Expert Speak Raisina Debates
Published on May 29, 2018
Modi@4: Foreign policy – much to be desired

By the end of UPA II, there was a general feeling among commentators on India’s foreign policy that a lot needed to be done which Manmohan Singh government left undone or was incapable of doing. Prime Minister Modi entered office with a foreign policy bang, inviting SAARC heads of governments at his swearing in ceremony and at once people were thrilled to have discovered the right man at the right time who would fix all deficiencies on the foreign policy front of his predecessor government. As we are inevitably moving towards the end of NDA II, and the general elections next year, it is time to have a look at the state of our foreign policy today.

Let us recollect that after coming to power Modi selected Bhutan as the country of his first foreign visit which was quickly followed by a trip to Nepal. He coined the phrase “neighbourhood  first” as the guiding star of our foreign policy while quickly rephrasing Narasimha Rao’s “Look East” into “Act East” policy. Not only did he start travelling through the neighbourhood in quick succession; he made a surprise visit to Lahore on 25 December 2015 to wish his then Pakistani counterpart Nawaz Sharif on his birthday as also to attend the marriage of his granddaughter. Already in September 2014 Modi had welcomed Xi Jinping to India when they jointly agreed to uphold “Peace on the Border”. India truly looked like in the driver’s seat resetting South Asian relations and adding the necessary heft to Sino-Indian relations.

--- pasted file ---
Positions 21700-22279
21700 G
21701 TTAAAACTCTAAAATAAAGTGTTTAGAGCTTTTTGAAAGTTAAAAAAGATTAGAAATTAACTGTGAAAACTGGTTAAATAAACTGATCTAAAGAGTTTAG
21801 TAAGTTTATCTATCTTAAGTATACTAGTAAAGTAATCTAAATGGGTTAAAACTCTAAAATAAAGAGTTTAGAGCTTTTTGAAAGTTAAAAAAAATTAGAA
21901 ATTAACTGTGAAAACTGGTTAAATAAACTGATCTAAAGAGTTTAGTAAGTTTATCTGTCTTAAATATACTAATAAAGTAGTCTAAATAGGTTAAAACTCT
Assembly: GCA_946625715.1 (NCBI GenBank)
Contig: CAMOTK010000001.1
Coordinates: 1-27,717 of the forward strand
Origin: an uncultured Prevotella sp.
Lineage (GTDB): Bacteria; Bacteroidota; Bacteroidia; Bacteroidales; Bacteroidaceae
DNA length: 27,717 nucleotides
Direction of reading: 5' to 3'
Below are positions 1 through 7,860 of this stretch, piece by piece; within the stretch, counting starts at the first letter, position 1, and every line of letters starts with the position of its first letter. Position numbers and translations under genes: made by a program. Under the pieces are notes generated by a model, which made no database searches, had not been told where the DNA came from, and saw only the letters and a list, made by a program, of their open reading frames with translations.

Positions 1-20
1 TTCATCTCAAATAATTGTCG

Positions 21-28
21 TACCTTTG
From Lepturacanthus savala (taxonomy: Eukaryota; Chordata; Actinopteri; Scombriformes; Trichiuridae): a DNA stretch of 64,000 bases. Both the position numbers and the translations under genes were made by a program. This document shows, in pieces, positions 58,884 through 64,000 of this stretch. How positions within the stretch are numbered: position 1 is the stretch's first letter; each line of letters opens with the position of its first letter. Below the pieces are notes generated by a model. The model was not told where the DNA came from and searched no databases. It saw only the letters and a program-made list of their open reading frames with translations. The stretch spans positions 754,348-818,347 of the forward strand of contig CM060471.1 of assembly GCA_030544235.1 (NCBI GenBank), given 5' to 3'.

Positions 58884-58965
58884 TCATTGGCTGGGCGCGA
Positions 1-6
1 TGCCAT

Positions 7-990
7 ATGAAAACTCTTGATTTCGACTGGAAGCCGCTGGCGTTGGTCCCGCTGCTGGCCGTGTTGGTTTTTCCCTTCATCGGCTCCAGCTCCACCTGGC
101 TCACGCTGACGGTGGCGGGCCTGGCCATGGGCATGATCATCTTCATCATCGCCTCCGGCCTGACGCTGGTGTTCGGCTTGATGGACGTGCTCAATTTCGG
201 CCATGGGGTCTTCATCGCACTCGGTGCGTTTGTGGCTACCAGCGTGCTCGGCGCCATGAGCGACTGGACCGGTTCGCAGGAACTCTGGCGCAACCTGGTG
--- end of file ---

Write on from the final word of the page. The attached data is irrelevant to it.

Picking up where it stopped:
All this looks like a distant and unrealised dream now.

During the last four years India has given an impression, not consistently though, that in these volatile times her foreign policy future lies more with the  US, Japan and Australia than with anybody else.